Digiscope of a fulmar chick off the south side of New Roll-up viewpoint. Photo by Jaime, thanks to Chris for use of the scope.

    Elsewhere on the cliffs, a handful of surprise late chicks appeared: a guillemot off the north side of Grandstand (which may have left already -- after all they jump after only 2 to 3 weeks!), and a gannet and kittiwake off the north side of Bartlett Nab.

    Late guillemot chick seen off Grandstand viewpoint. Photo by Jaime.


    Late gannet chick off Bartlett Nab viewpoint. Photo by Jaime.

    This late little kittiwake is much younger than its neighbours, who are all busy fledging! Photo by Jaime.


    On Saturday the 19th, a little egret and a few manx shearwaters were seen flying south, while a dozen or so common scoters were seen on the water. Saturday the 20th saw a huge flock of common scoters on sea again, this time estimated at over 100 individuals! They were joined by a pair of whimbrels, and a pair each of manx shearwater and grey herons off Grandstand viewpoint. One of our young peregrines was observed putting up the kittiwakes into fear flights all along the cliff, while a merlin, which doesn't specialise in birds as prey the way the peregrine does, was largely ignored by the seabirds at New Roll-up. My final day on the reserve was a bright and sunny one: 21 July saw the meadow alive with butterflies including small skippers and painted ladies. To finish out with a bit of excitement, I was lucky to see both a peregrine and a grey seal off Jubilee Corner.

    The puffins have unfortunately largely left (there were very few to see on Monday 21 before I left), but this simply means that the cliffs' thousands of gannets are now the great stars of the show! With wing spans reaching up to about 6 feet (that's a little taller than me!) and all sorts of incredible adaptations for their plunge-diving hunting style, these birds are really impressive. Guided walks have shifted gears to focus on them instead of Puffin Patrols, but the opportunity is still there to learn about all the birds that you can still see on the cliffs, and get up-close views with one of our volunteers' telescopes! Besides the guided walks, there's also a new interactive quiz trail for families coming soon -- helping design it was one of my final tasks with the reserve -- so be sure to come and check out our big birds and minibeasts!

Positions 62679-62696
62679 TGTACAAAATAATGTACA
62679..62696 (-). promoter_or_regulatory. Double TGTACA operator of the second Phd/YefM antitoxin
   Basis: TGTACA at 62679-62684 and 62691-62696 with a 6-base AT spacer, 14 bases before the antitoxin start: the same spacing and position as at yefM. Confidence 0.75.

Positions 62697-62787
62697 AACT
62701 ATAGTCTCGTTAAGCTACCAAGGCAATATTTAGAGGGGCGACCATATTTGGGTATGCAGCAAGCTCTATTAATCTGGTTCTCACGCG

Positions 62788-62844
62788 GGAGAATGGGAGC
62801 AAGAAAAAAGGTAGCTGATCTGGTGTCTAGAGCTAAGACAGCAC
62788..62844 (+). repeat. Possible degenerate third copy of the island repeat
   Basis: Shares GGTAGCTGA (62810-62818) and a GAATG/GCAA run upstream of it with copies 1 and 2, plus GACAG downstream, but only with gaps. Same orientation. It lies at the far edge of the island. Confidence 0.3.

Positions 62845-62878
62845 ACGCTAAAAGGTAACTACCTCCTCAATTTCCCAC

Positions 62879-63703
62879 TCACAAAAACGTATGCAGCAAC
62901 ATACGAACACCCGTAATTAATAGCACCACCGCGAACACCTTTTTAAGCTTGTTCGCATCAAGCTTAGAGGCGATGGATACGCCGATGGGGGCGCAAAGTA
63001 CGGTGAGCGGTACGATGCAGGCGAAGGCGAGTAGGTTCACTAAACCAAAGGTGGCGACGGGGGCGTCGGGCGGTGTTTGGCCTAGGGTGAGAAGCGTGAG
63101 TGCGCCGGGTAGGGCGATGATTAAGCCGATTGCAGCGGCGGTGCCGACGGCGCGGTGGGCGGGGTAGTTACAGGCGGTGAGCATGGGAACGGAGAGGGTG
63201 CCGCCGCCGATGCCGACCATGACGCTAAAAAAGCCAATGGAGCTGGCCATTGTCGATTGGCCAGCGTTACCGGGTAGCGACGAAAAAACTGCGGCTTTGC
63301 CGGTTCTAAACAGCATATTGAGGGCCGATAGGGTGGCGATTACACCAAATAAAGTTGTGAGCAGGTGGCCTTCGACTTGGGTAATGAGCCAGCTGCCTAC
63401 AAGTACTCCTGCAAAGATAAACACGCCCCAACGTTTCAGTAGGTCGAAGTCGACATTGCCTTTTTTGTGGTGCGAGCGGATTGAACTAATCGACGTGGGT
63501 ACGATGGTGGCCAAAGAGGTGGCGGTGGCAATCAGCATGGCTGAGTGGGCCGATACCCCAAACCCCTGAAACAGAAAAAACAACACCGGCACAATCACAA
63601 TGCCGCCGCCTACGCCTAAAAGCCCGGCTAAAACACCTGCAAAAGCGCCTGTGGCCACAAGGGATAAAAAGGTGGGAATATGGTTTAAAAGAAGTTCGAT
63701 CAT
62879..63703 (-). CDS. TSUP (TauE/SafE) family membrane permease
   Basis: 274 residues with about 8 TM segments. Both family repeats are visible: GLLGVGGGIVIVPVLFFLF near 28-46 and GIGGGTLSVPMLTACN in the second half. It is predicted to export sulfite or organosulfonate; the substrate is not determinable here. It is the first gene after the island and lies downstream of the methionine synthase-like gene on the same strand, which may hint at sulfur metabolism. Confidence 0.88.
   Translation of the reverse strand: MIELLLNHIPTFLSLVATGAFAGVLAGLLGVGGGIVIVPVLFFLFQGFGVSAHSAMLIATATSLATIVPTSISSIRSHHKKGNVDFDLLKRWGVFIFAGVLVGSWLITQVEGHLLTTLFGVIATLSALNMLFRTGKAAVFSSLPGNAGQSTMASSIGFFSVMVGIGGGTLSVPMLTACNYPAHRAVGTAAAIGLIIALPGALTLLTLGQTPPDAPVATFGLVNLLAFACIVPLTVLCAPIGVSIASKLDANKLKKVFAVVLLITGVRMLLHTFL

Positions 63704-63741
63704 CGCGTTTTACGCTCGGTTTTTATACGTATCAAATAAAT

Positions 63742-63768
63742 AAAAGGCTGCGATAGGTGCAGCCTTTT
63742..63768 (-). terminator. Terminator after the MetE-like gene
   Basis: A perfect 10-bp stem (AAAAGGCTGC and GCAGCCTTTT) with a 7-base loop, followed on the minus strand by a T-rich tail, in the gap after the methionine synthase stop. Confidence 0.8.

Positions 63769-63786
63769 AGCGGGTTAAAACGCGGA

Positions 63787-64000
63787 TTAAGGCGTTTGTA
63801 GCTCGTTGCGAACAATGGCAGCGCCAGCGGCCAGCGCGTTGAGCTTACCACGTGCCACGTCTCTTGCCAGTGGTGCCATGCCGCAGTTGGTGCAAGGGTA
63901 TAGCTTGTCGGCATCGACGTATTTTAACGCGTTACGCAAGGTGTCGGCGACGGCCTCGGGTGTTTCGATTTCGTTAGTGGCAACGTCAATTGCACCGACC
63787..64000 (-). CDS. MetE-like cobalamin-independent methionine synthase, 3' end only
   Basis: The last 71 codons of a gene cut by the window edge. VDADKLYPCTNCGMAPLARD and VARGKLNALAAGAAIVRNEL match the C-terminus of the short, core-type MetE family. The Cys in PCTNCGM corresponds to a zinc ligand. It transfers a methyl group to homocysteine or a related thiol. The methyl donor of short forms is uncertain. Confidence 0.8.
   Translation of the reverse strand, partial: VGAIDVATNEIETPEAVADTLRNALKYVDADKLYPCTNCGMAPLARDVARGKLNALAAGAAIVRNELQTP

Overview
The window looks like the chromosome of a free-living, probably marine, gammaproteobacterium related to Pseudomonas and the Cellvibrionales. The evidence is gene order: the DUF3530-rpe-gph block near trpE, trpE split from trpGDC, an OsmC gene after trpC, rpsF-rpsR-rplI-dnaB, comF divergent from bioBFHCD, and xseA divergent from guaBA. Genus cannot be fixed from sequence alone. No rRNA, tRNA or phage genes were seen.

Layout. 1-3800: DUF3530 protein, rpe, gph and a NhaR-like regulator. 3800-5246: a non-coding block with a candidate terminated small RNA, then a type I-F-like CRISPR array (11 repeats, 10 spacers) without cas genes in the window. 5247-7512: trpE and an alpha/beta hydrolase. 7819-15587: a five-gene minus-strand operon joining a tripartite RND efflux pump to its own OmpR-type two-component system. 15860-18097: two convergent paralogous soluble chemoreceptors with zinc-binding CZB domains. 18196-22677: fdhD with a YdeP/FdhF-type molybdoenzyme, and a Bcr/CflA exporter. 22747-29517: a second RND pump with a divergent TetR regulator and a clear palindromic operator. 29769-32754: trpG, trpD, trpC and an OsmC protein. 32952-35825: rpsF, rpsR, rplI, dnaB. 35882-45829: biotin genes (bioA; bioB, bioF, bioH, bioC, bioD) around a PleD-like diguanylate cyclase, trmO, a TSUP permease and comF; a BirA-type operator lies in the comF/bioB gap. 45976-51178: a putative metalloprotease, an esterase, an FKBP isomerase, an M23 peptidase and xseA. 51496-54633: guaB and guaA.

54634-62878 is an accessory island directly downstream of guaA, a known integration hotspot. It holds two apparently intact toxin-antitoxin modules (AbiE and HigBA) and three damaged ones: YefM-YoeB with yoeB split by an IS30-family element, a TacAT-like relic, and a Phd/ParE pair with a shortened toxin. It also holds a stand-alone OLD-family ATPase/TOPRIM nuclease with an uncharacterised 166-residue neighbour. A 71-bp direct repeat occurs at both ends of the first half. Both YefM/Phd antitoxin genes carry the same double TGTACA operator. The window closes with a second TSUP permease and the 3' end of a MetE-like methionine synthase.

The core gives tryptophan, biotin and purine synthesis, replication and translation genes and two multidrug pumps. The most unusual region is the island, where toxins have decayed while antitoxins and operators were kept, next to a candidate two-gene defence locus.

The gannets aren't leaving yet! Come learn about them and all the other remaining birds! Photo by Jaime.


    And that, sadly, is really all I can say about recent sightings! To finish out, as promised, I'd like to share some more of my photos from the reserve that I've not had a chance to include thus far. I hope you'll enjoy them!

    Young gannet in flight. Gannets are black when they fledge, and gradually turn white over 4 to 5 years until they're ready to breed! Photo by Jaime

    Two gannets having a bit of a scrap. Young are often seen practicing this and other behaviours along the tops of the cliffs! Photo by Jaime.


    Does anyone remember these little fluffies from my first post? Little 17a and 17b were the first hatchlings I found when I temporarily took over a kittiwake monitoring plot at Bartlett Nab. We watch hundreds of these nests with weekly checks of how their eggs and chicks are doing, as kittiwakes with their small bills and poor diving skills have a very restricted diet, making them a good indicator species for any changes going on at a very basic level of the food web out in the sea. I followed these chicks every week I was on the reserve, so now you can see them grow up, too!